Safety and Security in American Communities — The Pittsburgh Massacre

By Steve Birnbaum and Col (res.) Professor Isaac Ashkenazi, MD

The attack on Jews last weekend in a Pittsburgh, PA synagogue is shocking and horrific. In a particular twist of irony, the tragedy occurred during the celebration of a brit ceremony, the welcoming of a new life into the world. Such attacks, terrible as they are, are not limited to Jewish targets of anti-Semitism. Around the world, names including Mumbai, Paris, San Bernardino, Utoya, and Las Vegas remain associated with the evil that visited them. Whether perpetrated with explosives, firearms, vehicles, or knives, and regardless of the terrorist, political, or criminal motivation of the attacker, the preparedness for such events remains similar.

We aim here to provide concrete ideas that can be quickly implemented to increase the safety of our communities, provide psychological reassurance, and begin the broader dialog about community safety and security.

The prime imperative in an active shooter situation or other violent attack is to act quickly to save lives. To do this, we must stop the killing and stop the dying by directly empowering communities to stop the attacker’s ability to advance and to stop massive bleeding while still awaiting the arrival of police and EMS, and by ensuring that responders act quickly and decisively to end the threat and provide medical care under threat, if necessary.

In making these recommendations, we are certainly not attributing any blame to the innocent victims or the heroic police, fire, and EMS personnel who rushed towards the sound of gunfire to save lives.

The following is an excerpt of the timeline of the Pittsburgh attack published by the Pittsburgh Post Gazette, with input from the recording of the police radio traffic. We can begin to infer some information from this timeline, while acknowledging that it is preliminary; the Pittsburgh investigation will take time and will both reveal new information as well as correct any mistakes made on the record.

09:50 The attacker enters the Tree of Life Synagogue
09:54 The first 911 call is received by the Allegheny County 911 call center
09:55 The 911 call center dispatches the call
10:00 Officers arrive on scene and immediately come under fire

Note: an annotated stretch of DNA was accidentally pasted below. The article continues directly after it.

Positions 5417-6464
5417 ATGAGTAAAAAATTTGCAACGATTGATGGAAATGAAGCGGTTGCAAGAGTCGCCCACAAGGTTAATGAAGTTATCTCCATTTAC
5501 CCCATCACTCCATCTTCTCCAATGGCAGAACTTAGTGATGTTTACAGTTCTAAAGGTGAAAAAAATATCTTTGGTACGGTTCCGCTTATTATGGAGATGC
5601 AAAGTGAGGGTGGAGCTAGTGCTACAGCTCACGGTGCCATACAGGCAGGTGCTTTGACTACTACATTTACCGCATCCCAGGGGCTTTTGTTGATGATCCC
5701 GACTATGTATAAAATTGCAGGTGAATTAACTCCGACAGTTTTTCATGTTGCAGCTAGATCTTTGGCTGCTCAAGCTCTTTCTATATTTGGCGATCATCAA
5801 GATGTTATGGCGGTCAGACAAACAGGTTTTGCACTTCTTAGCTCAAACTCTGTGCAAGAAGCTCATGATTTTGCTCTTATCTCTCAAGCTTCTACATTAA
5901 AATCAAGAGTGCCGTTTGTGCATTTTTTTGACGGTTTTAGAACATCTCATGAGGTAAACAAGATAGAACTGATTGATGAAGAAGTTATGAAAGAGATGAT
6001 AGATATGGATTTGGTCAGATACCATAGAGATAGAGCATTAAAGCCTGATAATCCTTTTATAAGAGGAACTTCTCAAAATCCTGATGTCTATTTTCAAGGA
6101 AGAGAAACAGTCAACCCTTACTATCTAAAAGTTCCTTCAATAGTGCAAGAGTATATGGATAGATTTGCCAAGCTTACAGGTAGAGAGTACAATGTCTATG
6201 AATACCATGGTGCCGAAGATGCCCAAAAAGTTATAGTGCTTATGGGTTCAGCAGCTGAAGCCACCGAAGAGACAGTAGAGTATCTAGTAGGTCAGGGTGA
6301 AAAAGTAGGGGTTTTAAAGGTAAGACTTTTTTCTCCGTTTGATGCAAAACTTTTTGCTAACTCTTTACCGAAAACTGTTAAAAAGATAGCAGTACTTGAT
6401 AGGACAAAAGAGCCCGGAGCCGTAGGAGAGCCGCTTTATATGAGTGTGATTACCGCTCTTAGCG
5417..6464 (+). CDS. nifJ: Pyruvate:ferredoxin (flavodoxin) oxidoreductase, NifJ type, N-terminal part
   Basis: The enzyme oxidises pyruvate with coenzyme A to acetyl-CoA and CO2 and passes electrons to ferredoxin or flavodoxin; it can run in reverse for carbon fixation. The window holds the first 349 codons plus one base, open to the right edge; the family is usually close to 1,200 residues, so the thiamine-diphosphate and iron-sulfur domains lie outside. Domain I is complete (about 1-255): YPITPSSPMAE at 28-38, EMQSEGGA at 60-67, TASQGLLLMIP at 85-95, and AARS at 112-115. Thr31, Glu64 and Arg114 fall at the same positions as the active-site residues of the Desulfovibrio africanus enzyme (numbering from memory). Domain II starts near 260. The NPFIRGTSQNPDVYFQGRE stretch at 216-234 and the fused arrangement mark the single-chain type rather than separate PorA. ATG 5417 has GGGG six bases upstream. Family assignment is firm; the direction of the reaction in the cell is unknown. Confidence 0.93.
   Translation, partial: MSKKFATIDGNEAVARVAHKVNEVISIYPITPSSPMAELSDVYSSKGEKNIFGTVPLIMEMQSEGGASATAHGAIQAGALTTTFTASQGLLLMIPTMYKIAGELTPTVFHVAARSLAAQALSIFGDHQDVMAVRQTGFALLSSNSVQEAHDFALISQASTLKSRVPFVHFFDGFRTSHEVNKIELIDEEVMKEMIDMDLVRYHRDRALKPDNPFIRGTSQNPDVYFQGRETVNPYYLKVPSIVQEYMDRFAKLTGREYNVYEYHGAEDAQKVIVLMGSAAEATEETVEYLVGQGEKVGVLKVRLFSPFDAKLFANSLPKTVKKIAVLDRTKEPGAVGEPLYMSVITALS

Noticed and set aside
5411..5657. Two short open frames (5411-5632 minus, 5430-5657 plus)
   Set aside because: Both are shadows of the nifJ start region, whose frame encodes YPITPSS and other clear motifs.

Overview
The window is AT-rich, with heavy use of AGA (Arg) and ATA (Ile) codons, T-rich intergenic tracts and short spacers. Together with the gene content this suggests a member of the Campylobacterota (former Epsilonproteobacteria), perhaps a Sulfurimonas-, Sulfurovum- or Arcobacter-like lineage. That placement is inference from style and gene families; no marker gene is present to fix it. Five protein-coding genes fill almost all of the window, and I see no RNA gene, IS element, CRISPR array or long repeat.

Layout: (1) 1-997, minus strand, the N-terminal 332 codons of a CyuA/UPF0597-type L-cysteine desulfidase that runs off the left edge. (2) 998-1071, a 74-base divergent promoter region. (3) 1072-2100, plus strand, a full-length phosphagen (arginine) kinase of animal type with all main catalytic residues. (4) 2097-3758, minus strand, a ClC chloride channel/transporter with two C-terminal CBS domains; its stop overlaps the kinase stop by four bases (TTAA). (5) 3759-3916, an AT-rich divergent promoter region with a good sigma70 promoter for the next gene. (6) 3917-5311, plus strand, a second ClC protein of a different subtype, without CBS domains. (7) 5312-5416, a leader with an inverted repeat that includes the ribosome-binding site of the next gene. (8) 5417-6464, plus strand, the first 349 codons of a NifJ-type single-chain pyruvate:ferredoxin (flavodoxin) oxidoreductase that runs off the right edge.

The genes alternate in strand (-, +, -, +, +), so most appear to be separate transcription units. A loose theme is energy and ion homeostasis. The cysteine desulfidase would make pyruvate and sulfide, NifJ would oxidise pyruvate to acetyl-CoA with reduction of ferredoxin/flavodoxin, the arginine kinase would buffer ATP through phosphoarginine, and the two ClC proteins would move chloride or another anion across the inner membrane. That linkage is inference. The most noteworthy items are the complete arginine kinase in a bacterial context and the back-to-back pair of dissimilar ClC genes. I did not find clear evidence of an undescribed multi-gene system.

10:01–10:20 Officers heard repeatedly calling for medics
10:29 Initial casualty evacuation of two victims by SWAT, both of whom survived
10:56 Officer reports that the suspect is “holed up in a room”
11:03 Radio traffic “Spontaneous negotiations ongoing, effort to get him out, we’re not going in.”
11:08 Officers report that the attacker is in the process of surrendering
11:13 Officers report that the attacker has surrendered

Engagement Time: Internal Response vs. External Response

The term “external response” refers to a response from police or some other resource that is not already at the location of an event. An “internal response” refers to the use of response resources already present at the location of an event.

According to the timeline, the attacker was undisturbed in his murderous rampage for 10 minutes. The police response time of 4.5 minutes was extremely fast, almost beating the typical urban response times of 4–6 minutes. Even with the fastest possible external response, the attacker had a full 10 minutes without interruption, opposition, or resistance. It was possible to cause an unbelievable amount of carnage in the eternity of those 10 minutes while members of the Tree of Life Synagogue were waiting for the arrival of an external response.

Such fast response times as were seen in Pittsburgh are not always guaranteed. In a multi-site attack such as those in Mumbai and Paris, police resources will be spread over a wide area, and response times may be delayed. The nature of an attack may also delay entry of responders to a scene, such as an attack where explosives are used or suspected.

It will never be possible for an external response to be as fast as an internal response. Facilities that consider themselves to be at potential risk must give serious consideration to some kind of internal response capability. This can include contracted security, armed volunteer security teams comprised of members of the community itself, or both to create a multi-layered system. Volunteer security teams from within the community can provide a significant benefit at minimal cost. Many communities already include well-trained people, including current and former military and public safety service members, who would not hesitate to step forward if given the opportunity.